The script that he is referring to is by Iron Man writers Art Marcum and Matt Holloway. I liked the initial draft that I read back in 2009, but it has gone through some additional writers’ hands since then. Deadline is reporting that Nicolas-Troyan will be supervising a “fast pass” rewrite of the screenplay in advance of production beginning in 2014, though it is unclear if Marcum and Holloway’s original script will be used as the basis or if they will be working from one of the rewrites that were written at the behest of the various directors who were previuosly attached and then unattached from the film.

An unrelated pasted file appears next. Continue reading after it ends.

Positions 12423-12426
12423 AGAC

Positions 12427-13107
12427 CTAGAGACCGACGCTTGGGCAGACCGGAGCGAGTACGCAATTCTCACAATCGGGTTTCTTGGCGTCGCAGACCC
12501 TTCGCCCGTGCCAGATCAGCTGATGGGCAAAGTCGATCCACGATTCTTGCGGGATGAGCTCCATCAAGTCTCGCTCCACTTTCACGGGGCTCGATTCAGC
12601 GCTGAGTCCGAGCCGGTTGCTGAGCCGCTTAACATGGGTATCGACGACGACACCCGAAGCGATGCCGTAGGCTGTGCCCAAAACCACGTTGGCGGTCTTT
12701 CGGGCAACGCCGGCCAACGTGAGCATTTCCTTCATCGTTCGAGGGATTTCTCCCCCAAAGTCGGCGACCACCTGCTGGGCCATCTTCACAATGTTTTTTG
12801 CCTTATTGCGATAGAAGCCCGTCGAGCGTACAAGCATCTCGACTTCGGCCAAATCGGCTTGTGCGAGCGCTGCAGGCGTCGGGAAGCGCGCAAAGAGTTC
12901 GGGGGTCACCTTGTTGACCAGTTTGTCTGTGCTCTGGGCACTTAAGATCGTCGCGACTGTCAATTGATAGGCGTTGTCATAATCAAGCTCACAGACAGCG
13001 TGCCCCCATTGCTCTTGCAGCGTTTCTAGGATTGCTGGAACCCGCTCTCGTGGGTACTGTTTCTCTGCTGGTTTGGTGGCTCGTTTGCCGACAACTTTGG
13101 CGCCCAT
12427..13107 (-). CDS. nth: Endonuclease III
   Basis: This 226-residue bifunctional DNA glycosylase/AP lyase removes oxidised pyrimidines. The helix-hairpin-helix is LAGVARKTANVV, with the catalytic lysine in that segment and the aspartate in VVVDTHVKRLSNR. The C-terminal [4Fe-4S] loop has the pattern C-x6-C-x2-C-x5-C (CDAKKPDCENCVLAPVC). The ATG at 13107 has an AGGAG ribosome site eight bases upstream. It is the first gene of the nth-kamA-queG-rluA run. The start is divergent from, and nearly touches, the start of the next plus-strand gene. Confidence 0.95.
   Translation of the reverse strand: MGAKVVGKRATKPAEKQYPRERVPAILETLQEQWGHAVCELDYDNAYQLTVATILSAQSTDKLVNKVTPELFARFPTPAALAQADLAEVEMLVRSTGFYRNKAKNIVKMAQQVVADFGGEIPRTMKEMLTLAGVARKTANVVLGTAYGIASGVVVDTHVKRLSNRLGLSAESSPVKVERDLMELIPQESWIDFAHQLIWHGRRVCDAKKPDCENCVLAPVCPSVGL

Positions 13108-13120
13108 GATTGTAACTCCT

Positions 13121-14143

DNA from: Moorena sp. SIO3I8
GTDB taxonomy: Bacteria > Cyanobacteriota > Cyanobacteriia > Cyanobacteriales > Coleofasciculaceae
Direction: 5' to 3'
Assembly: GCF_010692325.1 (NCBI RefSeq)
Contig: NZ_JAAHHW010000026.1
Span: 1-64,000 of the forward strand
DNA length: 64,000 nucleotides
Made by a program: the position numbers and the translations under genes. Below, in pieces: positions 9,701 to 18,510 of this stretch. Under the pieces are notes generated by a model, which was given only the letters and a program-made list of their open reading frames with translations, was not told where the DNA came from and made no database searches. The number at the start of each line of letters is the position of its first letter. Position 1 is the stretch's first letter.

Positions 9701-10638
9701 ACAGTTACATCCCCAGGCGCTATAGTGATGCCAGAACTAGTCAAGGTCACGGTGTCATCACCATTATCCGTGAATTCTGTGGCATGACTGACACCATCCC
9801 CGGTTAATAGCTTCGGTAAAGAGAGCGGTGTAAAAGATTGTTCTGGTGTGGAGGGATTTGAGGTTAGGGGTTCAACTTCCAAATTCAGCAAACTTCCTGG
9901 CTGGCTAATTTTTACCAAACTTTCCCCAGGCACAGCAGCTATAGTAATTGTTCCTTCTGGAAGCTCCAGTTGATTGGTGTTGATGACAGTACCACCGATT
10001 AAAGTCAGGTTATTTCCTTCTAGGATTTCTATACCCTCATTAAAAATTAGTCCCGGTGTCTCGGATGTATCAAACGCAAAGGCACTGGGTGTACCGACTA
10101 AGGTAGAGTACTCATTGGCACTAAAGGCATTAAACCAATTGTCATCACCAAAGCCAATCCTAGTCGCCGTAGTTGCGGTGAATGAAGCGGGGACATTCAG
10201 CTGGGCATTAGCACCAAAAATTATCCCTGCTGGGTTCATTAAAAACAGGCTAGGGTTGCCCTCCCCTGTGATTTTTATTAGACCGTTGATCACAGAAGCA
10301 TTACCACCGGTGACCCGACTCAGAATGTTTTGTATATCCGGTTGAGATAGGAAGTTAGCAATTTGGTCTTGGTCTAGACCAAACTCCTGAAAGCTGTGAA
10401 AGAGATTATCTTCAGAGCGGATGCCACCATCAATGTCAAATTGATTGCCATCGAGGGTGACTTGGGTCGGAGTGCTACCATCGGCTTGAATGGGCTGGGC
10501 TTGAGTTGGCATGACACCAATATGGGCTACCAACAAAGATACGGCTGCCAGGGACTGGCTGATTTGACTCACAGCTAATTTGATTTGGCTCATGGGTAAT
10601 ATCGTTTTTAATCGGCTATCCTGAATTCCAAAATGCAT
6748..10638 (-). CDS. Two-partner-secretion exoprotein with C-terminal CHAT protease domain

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David S. Goyer Signs Three-Year, First Look Deal With Warners

Posted on 28 October 2013 by William Gatevackes

David Goyer imageDeadline is reporting that Warner Brothers has signed David S. Goyer and his Phantom Four shingle to a three-year, first look deal. This means that the studio will have the first right of refusal for any project Phantom Four comes up with next three years.

The deal is a win-win for both sides. Goyer will now know that he doesn’t have to shop around his projects quite as much as he would have, and Warners keeps the Warner Brothers writer and co-writer of the Nolan Batman trilogy close and happy.

Phantom Four is Goyer’s producing and directing company, meaning that it isn’t exclusively an outlet for his writing. Anything Warners gets from this deal will only be produced by Goyer, most likely directed by him, but likely not written by him.